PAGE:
As you may know, I have recently decided to pursue a couple of very important but also
challenging ministry opportunities in 2016. I am leading a men’s mission trip to Kenya to build a place for widows. I am also developing a men’s ministry at Front Range to help our men to be discipled and to disciple others. These two opportunities, I believe, will be critical to developing and deploying the next generation of men and help ing to cease some of the injustices we face in Castle Rock and Douglas County.
This is a big task and has required a lot of perseverance from me even just this far into the year.
You see, just like any time a person takes a step out in faith to help further God’s kingdom on earth I have come under heavy spiritual attack. And the enemy has been a crafty one. If my life is like a kingdom, then my spiritual disciplines are like the wall around it protecting it from the invaders. And the enemy has been systematically testing pieces of the wall for weakness. A former mentor of mine always use to say that you most likely have a hole in the wall somewhere; a weakness or struggle that has presented itself over a long period of time. A
nd your enemy knows to look for that. So you have to put a man on the wall.
Often times, we as men think we have it all together. That to ask for help or accountability would
show weakness and that would be our downfall. But think about the scene in the second Lord of
the Rings film The Two Towers when the pestilence of Saruman's orcs were attacking the fortress of Helm’s Deep. King Theoden was so in awe of his keep that he didn’t listen to the wisdom of counsel and essentially put his people in a “back against the wall” scenario. And his arrogance shown through when he said “is this all that Saruman can muster”.
But this ego blinded him from truly protecting those in his charge. You see, like many castles in
medieval times, there needed to be a way to get rid of waste to prevent disease. A hole in the wall existed. And in this hole the wall was vulnerable. But Theoden did not even consider this an after-thought. All of his attention was focused elsewhere. On what he perceived to be more important battles. But here laid the enemy’s most important battle tactic.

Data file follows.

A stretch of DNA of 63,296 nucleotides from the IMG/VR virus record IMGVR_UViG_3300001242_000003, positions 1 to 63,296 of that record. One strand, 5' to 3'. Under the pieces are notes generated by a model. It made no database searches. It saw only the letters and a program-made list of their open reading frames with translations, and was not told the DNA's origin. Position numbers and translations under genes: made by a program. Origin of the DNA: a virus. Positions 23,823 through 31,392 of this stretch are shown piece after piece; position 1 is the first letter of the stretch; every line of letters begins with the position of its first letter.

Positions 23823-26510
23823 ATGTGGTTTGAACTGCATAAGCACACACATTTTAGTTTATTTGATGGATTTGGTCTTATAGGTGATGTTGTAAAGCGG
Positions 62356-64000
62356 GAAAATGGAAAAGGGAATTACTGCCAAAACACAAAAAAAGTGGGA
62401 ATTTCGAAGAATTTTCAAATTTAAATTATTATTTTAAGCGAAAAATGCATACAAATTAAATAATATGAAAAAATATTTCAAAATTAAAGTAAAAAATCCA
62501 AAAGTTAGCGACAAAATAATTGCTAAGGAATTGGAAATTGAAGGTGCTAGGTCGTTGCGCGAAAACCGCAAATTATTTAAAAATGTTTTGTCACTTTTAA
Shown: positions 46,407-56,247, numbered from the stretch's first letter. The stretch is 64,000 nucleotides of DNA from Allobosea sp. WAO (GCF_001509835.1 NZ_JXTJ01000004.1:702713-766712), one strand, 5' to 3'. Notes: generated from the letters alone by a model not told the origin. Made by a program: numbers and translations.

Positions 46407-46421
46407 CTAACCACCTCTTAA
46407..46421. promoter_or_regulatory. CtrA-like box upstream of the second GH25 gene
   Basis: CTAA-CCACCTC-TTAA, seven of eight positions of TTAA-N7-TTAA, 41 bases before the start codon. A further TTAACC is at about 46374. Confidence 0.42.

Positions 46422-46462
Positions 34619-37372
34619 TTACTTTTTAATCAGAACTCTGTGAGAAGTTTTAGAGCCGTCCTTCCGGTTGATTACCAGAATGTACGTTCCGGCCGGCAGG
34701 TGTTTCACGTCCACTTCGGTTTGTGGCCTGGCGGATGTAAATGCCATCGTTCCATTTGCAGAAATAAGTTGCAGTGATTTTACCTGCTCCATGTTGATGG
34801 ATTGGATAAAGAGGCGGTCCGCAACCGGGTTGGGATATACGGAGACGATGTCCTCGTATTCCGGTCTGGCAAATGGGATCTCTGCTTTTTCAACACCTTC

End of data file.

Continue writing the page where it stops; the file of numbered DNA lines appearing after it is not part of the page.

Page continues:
In our lives, it is much the same way. Those little chincs in our armor that we sometimes don’t want to think about are often where the enemy comes at us. And the hole may not be a very serious issue. It could be something that seems as trivial as watching a show on Netflix or playing video games or shopping a little too much. These things can be good, but they can also distract us from the real thing God is trying to do in our lives, our families, or our vocations. The hole could also be something more serious like an addiction to alcohol, lustful thoughts, or compulsive eating.
If you don’t put a man on your wall, someone who can keep a watchful eye over the holes
it bears, you run the risk of allowing the enemy to run right through with his barrel of explosives. And once he is inside, you will see far more destruction than if you keep the battle on the outside of the castle. You may fear the battle. You may wish to pretend that 10,000 strong are not at your doorstep. But ignoring the battle will not prevent it from waging, no matter what Sun Tzu may argue. Fight the good fight. Your life and those of your family, friends, and circle of influence depend on it.
The most important man to put on the wall is Jesus. Ask him as David did to search you and know you and reveal the hole. He alone can make the lasting change in you. Follow his example in how to do the battle well. But remember, he also chooses to use the people around you in the story he is writing in you. So put them on the wall as well.
You will be tested. Like Jesus desert trial, the enemy comes, probing the perimeter. He
knows your story, knows where the weak spots are. But this is our training. This is the
spiritual equivalent of, “Take a high guard, like this. Strike from high. Like this. Do it. Blade
straighter. Leg back. Bend your knees. Sword straighter. Defend yourself.” This is how we
develop a resolute heart.
The enemy’s first plan is to keep a man out of the battle altogether-through fear, or self-
doubt, through bad theology or ignorance, through his wounds, or through the passivity we